Smothered Fires

By Georgia Douglas Johnson 1880–1966
A woman with a burning flame
   Deep covered through the years
With ashes.  Ah! she hid it deep,
   And smothered it with tears.

Sometimes a baleful light would rise
   From out the dusky bed,
And then the woman hushed it quick
   To slumber on, as dead.

At last the weary war was done
   The tapers were alight,
And with a sigh of victory
   She breathed a soft—good-night!

Source: The Heart of a Woman and Other Poems (The Cornhill Company, 1918)

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Poet Georgia Douglas Johnson 1880–1966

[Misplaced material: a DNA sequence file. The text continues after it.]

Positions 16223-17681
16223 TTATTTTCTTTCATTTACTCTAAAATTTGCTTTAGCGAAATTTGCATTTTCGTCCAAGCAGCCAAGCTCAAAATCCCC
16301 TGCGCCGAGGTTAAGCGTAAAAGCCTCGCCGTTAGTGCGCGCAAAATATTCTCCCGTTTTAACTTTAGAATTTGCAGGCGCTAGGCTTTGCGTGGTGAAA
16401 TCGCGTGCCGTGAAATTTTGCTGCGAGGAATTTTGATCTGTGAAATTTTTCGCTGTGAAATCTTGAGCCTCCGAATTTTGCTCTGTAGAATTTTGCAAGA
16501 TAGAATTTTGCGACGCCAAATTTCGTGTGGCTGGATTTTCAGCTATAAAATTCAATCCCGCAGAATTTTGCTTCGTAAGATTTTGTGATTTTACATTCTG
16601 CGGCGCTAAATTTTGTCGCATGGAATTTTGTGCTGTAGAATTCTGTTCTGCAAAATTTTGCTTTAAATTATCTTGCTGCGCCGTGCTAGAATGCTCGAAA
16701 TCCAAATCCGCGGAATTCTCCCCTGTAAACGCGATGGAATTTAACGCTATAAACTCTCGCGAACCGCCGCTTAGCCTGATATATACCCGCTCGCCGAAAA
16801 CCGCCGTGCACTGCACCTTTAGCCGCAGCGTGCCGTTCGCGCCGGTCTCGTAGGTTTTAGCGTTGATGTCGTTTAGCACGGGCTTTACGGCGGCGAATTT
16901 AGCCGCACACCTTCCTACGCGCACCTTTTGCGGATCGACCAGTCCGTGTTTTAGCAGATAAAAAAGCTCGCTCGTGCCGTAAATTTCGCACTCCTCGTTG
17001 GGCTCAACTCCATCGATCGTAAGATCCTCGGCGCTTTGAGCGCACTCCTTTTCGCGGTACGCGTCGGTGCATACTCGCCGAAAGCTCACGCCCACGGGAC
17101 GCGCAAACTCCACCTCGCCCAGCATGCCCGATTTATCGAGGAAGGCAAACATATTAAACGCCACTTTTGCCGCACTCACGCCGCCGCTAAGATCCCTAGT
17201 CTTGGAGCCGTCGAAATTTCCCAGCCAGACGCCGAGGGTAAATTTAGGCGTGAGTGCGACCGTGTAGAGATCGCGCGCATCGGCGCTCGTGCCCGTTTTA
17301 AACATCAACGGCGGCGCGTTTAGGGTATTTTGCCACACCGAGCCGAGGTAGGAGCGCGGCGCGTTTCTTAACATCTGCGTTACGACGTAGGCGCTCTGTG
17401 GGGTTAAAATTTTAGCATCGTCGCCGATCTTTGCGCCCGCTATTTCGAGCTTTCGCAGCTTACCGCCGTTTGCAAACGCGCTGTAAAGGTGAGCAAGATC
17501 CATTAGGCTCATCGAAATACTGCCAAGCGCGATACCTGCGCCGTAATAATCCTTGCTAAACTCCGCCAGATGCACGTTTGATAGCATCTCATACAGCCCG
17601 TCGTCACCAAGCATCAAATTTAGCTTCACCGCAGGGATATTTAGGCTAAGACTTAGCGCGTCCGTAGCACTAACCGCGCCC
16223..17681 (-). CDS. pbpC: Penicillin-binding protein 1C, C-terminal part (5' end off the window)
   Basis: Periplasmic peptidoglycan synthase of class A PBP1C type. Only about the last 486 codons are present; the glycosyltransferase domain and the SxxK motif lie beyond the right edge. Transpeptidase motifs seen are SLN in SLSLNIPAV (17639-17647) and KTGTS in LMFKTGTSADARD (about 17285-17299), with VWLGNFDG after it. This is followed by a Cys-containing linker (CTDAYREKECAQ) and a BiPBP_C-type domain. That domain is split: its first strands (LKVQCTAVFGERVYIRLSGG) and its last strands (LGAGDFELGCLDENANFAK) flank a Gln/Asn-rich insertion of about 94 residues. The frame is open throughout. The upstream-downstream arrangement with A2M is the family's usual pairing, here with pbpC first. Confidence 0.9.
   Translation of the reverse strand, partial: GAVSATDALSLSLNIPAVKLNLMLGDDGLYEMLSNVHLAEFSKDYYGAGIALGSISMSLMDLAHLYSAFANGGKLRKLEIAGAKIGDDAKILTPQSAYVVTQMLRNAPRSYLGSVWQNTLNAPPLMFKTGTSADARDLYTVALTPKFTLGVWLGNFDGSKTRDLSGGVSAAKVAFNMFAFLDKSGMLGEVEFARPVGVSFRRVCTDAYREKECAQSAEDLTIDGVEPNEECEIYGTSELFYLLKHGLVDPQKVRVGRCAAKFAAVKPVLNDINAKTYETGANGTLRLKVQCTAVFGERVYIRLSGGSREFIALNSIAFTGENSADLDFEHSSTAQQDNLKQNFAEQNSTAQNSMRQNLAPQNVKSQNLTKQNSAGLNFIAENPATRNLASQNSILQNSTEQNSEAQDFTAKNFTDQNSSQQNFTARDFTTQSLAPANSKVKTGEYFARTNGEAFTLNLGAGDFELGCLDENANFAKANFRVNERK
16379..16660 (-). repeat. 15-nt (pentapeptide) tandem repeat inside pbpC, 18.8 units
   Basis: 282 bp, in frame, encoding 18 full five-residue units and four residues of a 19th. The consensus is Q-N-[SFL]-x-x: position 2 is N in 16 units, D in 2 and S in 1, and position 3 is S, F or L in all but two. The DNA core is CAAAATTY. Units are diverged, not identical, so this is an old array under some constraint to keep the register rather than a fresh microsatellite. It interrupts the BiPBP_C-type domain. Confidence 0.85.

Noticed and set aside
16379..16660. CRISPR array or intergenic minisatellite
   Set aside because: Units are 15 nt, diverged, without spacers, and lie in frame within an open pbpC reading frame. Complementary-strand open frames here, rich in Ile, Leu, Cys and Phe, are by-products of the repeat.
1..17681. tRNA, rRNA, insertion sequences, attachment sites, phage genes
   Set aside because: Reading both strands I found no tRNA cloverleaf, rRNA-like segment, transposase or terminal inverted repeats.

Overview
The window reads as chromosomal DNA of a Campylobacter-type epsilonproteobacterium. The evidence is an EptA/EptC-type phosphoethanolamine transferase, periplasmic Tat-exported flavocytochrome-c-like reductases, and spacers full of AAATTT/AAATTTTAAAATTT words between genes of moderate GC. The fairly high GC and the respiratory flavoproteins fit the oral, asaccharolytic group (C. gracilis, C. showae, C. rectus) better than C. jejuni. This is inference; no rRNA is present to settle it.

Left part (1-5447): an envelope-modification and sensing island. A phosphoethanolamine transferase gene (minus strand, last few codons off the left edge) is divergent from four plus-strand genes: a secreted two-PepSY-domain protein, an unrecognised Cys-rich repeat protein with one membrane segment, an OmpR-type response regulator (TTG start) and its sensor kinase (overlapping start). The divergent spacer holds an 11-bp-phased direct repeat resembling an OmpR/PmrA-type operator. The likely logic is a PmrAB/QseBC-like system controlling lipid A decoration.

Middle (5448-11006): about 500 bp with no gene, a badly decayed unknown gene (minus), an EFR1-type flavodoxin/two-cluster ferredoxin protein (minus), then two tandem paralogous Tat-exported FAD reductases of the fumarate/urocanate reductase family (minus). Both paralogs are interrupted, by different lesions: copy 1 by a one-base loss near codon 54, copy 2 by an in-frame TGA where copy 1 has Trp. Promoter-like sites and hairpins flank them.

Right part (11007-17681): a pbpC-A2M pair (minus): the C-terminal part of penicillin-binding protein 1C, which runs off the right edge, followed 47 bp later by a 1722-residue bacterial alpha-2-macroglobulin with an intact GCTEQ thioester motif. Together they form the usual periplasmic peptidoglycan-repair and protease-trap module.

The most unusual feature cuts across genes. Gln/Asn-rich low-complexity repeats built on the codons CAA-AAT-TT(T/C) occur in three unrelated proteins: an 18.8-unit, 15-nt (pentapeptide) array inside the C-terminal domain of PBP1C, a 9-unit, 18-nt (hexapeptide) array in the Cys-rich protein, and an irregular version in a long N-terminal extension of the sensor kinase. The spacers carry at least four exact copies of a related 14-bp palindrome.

POET’S REGION U.S., Mid-Atlantic

SCHOOL / PERIOD Harlem Renaissance

Subjects Gender & Sexuality, History & Politics, Social Commentaries, War & Conflict

Biography

A member of the Harlem Renaissance, Georgia Douglas Johnson wrote plays, a syndicated newspaper column, and four collections of poetry: The Heart of a Woman (1918), Bronze (1922), An Autumn Love Cycle (1928), and Share My World (1962). Johnson was born in Atlanta, Georgia, to parents of African American, Native American, and English descent. She graduated from Atlanta University Normal College and studied music at the Oberlin . . .

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Poem Categorization

SUBJECT Gender & Sexuality, History & Politics, Social Commentaries, War & Conflict

POET’S REGION U.S., Mid-Atlantic

SCHOOL / PERIOD Harlem Renaissance

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Originally appeared in Poetry magazine.

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